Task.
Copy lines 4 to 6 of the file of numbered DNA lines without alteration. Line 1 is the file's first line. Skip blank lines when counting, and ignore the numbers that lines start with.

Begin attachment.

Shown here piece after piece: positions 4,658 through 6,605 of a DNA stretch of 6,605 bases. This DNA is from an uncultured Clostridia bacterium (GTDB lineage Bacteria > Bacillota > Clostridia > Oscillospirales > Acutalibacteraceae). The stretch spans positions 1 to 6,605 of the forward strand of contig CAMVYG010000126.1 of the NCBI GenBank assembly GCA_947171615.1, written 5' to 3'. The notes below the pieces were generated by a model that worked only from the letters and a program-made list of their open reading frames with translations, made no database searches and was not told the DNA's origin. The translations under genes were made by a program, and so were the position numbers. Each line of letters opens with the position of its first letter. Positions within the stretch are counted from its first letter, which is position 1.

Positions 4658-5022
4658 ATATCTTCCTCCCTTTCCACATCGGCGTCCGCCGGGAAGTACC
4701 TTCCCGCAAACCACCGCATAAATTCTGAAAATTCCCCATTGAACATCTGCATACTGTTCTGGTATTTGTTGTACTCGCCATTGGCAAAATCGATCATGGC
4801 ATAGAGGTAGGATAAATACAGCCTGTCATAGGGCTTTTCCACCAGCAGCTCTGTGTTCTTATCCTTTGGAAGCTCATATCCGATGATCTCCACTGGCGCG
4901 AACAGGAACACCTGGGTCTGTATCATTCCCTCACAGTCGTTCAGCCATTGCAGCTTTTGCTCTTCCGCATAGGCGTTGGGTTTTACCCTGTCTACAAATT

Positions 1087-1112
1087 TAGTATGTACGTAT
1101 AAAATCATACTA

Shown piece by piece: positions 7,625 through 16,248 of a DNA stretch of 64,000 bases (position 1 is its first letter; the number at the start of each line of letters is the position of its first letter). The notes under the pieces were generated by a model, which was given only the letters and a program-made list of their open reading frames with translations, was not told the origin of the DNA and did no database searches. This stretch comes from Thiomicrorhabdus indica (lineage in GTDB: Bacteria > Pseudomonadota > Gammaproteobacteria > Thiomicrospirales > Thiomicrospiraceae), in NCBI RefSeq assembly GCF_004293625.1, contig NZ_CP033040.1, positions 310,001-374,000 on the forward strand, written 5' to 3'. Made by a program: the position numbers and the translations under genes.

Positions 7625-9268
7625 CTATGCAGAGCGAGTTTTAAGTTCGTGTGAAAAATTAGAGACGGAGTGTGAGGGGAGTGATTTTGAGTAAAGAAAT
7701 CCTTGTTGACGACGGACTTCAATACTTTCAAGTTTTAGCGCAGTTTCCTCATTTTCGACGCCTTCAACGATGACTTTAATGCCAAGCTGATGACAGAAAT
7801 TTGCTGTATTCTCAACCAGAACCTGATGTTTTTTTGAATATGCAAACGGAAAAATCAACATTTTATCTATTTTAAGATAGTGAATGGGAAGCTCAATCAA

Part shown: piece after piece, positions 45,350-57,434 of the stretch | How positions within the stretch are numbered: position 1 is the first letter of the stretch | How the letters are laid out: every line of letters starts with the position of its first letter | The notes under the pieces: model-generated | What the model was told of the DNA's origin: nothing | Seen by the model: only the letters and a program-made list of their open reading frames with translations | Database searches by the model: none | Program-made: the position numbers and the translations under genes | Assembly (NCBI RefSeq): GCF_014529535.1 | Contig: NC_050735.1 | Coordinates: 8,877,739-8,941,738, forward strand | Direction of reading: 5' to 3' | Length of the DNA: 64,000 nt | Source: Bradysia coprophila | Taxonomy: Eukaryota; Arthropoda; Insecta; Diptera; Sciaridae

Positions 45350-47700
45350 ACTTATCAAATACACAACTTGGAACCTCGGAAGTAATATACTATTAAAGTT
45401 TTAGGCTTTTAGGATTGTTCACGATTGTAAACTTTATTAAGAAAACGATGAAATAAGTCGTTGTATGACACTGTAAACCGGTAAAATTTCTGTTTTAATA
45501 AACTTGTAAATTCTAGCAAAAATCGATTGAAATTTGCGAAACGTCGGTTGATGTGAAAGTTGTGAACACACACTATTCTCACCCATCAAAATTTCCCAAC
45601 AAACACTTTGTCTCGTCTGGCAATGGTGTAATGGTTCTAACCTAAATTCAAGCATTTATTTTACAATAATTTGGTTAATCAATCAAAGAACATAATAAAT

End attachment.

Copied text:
4701 TTCCCGCAAACCACCGCATAAATTCTGAAAATTCCCCATTGAACATCTGCATACTGTTCTGGTATTTGTTGTACTCGCCATTGGCAAAATCGATCATGGC
4801 ATAGAGGTAGGATAAATACAGCCTGTCATAGGGCTTTTCCACCAGCAGCTCTGTGTTCTTATCCTTTGGAAGCTCATATCCGATGATCTCCACTGGCGCG
4901 AACAGGAACACCTGGGTCTGTATCATTCCCTCACAGTCGTTCAGCCATTGCAGCTTTTGCTCTTCCGCATAGGCGTTGGGTTTTACCCTGTCTACAAATT